Medictation – Warm Places (Dead Broke Rekerds, 2016)

Ho. Lee. Shit. This record fucking rules. This is pretty much the top and bottom line on all you need to know. Take that as gospel, and get it. Now. Obviously, though, as this is a review, I will go into further detail. Because I’m nice like that.

Now, sadly, this is something of a posthumous release, which was originally slated to come out in early 2016. If you recall, at the tail-end of 2015, the scene lost Dickie Hammond (Leatherface) before his time. This was in fact one of the events that initially triggered me starting the Apathy & Exhaustion blog in the first place. It’s fair to say that his passing affected a lot of people, and his absence was felt both throughout the scene and beyond, even producing heartfelt obituary articles in The Guardian and the New York Times.

This record comprises the final pieces of Dickie’s musical works, which were written and recorded in collaboration with Graeme Philliskirk (also of Leatherface) and Hugo Mudie, Fred Jaques and Julien Blais (all of Montreal, Canada’s The Sainte Catherine’s) – together they formed Medictation, and recorded Warm Places. They all met while Leatherface had been touring The Stormy Petrel, prior to the demise of ‘The Boat’. The quality of this opus speaks for itself, and it really foregrounds the song writing skill and technical playing ability of Hammond, which could often be overshadowed by the imposing presence of Frankie Stubbs. Which I suppose is understandable in that the Leatherface songs are mainly Frankie’s moribund tales of the life and times of a working class alcoholic in Sunderland. I’m unsure how much of a lyric writing credit Dickie gets in terms of Leatherface, however, the Leatherface records on which Hammond played / co-wrote the music for are very clearly a cut above the ones on which he didn’t, so go think about that for a second…

Warm Places was initially scheduled to be released on vinyl through Paper + Plastic (Vinnie from Less Than Jake’s label) in January 2016, but due to Dickie’s untimely demise, compounded by pressing plant delays, it meant that the record was never physically pressed until more recently, and has been brought into production by Dead Broke Rekerds in the US, and by Little Rocket records in the UK / Europe. Just to be able have this to review is a real privilege for me, and I’m happy (and relieved) to say that it doesn’t disappoint. I was totally unaware that this recording had even happened…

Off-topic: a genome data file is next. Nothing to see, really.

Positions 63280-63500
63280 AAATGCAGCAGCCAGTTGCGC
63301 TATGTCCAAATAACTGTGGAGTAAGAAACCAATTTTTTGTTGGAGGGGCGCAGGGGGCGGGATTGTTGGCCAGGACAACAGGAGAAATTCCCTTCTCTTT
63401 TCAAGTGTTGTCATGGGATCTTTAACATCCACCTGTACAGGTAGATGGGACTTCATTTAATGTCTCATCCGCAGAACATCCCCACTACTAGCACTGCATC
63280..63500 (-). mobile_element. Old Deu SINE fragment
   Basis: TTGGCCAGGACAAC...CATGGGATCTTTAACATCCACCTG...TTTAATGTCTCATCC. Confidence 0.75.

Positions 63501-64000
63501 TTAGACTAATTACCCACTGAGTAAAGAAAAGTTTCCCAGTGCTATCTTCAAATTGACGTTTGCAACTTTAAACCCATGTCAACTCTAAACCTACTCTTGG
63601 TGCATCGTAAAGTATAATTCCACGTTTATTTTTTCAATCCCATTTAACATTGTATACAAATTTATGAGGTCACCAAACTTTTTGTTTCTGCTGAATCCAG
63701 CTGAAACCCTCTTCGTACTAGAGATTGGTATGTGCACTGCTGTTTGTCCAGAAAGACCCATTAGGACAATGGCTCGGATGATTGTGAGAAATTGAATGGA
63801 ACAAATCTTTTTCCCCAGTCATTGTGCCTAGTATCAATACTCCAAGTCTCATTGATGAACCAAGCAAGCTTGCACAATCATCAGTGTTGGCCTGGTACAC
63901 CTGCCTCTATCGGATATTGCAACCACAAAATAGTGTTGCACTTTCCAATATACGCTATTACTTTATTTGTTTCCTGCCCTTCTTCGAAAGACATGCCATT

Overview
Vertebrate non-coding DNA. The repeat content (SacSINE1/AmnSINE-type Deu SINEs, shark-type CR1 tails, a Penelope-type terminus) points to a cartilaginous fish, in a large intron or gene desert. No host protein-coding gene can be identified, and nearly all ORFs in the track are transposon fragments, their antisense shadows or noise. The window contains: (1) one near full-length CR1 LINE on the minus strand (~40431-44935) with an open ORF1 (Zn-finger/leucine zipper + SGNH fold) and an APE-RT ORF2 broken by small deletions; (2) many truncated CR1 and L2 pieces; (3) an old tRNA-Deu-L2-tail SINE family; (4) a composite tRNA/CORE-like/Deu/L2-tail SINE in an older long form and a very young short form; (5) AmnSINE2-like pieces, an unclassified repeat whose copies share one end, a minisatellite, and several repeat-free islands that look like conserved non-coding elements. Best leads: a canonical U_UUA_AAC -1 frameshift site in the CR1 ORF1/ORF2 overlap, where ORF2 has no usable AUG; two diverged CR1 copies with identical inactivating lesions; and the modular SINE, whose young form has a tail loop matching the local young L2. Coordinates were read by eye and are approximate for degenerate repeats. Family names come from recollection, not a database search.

I don’t want to do a track by track on this, as I don’t think I could do it full justice, so I think I’ve had settle for tackling it a different way. We’ll see how that pans out, I suppose. Anyway, vocal duties on this came from the Canadian contingent (in the main). I really like the sound of Hugo Mudie’s voice. Without having done any prior reading into this, I could have easily assumed the vocals were done by Dickie. But they are not. He does however take lead vocal on the final chapter of this LP, Stalingrad.

Thematically speaking, this record, Warm Places seems to concentrate quite heavily on morbid and self critical introspection (no wonder I fucking like it). It’s lyrically rich and evocative, I suppose in a similar way to Leatherface. I can understand that Dickie’s lifestyle choices and the impact of the same on his health are forming the core of much of the subject matter here. It’s bleak but beautiful, and at times seasoned by references to having lived in an industrialised port town in the North East of England. Asides from my reference to morbid thematics I feel it would be remiss of me to not mention that sections of this record are transcend and uplifting, particularly My Friends Will Call¸ which is not meant to give this impression. It’s more (as White Trash Rob of Blood for Blood would say) a prayer to the night sky. An attempt at the denial of terminal illness. Spinning the concept of encroaching physical deterioration into a pseudo-conscious choice to not be active or social, or the day to day things that you used to take for granted. The uplifting aspect is in the delivery, which belies the sorrowful subject matter.